People Australia

  • searches all National Centre of Biography websites
  • searches all National Centre of Biography websites
  • searches all National Centre of Biography websites

Browse Lists:

Tenhel, James (c. 1767–?)

James Tenhel was found guilty on 14 January 1784 at the Old Bailey, London, of the theft of 25 pounds of black pepper, 7 pounds of pimento, and one loaf of sugar from a warehouse. Sentenced to 7 years transportation to America he was among the prisoners who mutinied on the convict transport Mercury in April 1784. Recaptured, he was sent to the Dunkirk hulk. He arrived at Sydney in January 1788 aboard the Friendship as part of the First Fleet.

On 11 February 1788 (as Thomas Hill) Tenhel was found guilty of taking some bread from a fellow convict and was sentenced to be confined to irons for a week on Pinchgut Island. In the later part of 1789 he was working as a boatman making deliveries between Sydney Cove and Rose Hill. In April 1790 William Chaff was convicted of robbing Tenhel's house (and was executed) while Tenhel was on a boating trip. No further records have been found for Tenhel. As his sentence expired in 1791 he may have returned to England.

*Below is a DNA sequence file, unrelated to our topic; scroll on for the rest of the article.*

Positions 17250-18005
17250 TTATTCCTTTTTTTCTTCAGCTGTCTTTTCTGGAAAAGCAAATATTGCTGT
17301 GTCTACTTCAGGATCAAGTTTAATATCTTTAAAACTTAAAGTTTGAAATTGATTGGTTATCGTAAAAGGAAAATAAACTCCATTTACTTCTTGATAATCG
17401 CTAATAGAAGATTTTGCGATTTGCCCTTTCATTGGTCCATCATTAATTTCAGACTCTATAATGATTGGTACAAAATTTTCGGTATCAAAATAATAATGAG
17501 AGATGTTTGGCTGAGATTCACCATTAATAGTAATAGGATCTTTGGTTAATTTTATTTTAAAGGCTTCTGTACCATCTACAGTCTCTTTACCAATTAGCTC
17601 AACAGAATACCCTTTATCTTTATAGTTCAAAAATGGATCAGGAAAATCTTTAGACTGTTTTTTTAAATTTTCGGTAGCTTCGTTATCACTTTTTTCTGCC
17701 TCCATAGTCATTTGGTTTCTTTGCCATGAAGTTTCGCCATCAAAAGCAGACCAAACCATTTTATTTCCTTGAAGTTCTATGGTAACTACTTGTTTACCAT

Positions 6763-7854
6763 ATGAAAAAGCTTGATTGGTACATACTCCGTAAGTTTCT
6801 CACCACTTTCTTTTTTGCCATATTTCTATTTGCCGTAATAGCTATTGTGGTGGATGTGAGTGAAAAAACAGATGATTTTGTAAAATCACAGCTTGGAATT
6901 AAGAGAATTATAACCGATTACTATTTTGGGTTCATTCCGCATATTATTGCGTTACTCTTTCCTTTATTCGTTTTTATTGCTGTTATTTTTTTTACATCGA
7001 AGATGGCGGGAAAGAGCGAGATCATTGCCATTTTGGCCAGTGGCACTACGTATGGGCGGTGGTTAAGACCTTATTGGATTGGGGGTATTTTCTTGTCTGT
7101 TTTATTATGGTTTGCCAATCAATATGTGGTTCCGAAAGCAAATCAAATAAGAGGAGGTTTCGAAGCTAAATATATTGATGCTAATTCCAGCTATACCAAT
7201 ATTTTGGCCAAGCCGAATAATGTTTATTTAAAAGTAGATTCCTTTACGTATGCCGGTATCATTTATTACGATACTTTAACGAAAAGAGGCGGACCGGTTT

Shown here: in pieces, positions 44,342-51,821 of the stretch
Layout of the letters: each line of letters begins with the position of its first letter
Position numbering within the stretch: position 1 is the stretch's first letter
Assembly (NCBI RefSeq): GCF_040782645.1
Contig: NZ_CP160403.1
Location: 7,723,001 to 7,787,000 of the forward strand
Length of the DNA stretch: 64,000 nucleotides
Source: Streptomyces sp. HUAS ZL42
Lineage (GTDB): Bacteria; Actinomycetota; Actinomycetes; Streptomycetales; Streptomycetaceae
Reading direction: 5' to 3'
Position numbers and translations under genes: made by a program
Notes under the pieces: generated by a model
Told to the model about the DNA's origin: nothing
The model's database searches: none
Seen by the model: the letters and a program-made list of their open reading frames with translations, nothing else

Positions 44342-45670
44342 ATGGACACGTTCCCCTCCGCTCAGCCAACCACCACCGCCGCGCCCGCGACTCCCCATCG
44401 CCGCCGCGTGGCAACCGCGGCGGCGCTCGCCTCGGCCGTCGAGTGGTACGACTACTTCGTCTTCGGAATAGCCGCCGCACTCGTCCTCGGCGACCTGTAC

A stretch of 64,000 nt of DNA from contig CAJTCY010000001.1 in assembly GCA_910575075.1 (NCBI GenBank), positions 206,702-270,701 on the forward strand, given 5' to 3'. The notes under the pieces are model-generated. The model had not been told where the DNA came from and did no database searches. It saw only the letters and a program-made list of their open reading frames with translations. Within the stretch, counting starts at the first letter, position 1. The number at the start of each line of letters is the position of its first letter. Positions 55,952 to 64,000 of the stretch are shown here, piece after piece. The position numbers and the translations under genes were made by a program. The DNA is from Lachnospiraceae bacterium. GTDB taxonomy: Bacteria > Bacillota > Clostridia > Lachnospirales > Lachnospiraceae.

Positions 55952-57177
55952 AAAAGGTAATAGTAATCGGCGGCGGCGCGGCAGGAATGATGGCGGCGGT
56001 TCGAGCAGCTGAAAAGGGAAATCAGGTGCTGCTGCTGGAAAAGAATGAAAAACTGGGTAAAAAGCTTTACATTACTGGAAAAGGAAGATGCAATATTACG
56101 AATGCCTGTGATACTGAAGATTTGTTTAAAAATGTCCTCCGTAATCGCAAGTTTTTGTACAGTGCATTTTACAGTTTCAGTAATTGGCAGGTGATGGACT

* information from Mollie Gillen, The Founders of Australia: A Biographical Dictionary of the First Fleet (1989), pp 351-52

Related Entries in NCB Sites

Citation details

'Tenhel, James (c. 1767–?)', People Australia, National Centre of Biography, Australian National University, http://peopleaustralia.anu.edu.au/biography/tenhel-james-30536/text37856, accessed 3 December 2020.

© Copyright People Australia, 2012

Life Summary [details]

Alternative Names
  • Daniel, James
  • Teninghill, James
  • Teninghile, James
  • Tenhill, James
  • Tenhel, John
  • Tenchall, James
  • Hill, Thomas
  • Tennehill, James
  • Tenchill, James
  • Tenninghill, James
  • Tenhell, James
Birth

c. 1767

Passenger Ship
Occupation
Key Events
Groups
Key Places
Social Issues
Convict Record

Crime: theft
Sentence: 7 years